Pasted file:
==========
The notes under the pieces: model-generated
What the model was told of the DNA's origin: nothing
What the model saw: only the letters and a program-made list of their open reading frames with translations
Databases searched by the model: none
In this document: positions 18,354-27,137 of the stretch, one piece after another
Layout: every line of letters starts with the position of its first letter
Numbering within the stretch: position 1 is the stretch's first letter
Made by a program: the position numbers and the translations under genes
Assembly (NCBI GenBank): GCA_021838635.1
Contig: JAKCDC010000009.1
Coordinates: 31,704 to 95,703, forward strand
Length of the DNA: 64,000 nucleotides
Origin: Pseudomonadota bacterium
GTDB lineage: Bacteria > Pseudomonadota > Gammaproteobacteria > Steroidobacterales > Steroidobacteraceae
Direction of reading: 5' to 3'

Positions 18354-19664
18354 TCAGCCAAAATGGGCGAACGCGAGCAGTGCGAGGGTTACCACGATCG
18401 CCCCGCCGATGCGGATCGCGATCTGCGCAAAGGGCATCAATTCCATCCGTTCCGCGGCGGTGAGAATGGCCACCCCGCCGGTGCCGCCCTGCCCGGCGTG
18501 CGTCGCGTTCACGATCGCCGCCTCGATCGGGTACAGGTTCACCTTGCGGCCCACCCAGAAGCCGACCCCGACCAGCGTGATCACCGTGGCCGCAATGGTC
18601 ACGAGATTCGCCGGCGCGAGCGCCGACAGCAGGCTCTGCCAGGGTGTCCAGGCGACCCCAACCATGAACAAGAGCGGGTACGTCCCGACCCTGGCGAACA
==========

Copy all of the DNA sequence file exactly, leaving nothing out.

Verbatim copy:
The notes under the pieces: model-generated
What the model was told of the DNA's origin: nothing
What the model saw: only the letters and a program-made list of their open reading frames with translations
Databases searched by the model: none
In this document: positions 18,354-27,137 of the stretch, one piece after another
Layout: every line of letters starts with the position of its first letter
Numbering within the stretch: position 1 is the stretch's first letter
Made by a program: the position numbers and the translations under genes
Assembly (NCBI GenBank): GCA_021838635.1
Contig: JAKCDC010000009.1
Coordinates: 31,704 to 95,703, forward strand
Length of the DNA: 64,000 nucleotides
Origin: Pseudomonadota bacterium
GTDB lineage: Bacteria > Pseudomonadota > Gammaproteobacteria > Steroidobacterales > Steroidobacteraceae
Direction of reading: 5' to 3'

Positions 18354-19664
18354 TCAGCCAAAATGGGCGAACGCGAGCAGTGCGAGGGTTACCACGATCG
18401 CCCCGCCGATGCGGATCGCGATCTGCGCAAAGGGCATCAATTCCATCCGTTCCGCGGCGGTGAGAATGGCCACCCCGCCGGTGCCGCCCTGCCCGGCGTG
18501 CGTCGCGTTCACGATCGCCGCCTCGATCGGGTACAGGTTCACCTTGCGGCCCACCCAGAAGCCGACCCCGACCAGCGTGATCACCGTGGCCGCAATGGTC
18601 ACGAGATTCGCCGGCGCGAGCGCCGACAGCAGGCTCTGCCAGGGTGTCCAGGCGACCCCAACCATGAACAAGAGCGGGTACGTCCCGACCCTGGCGAACA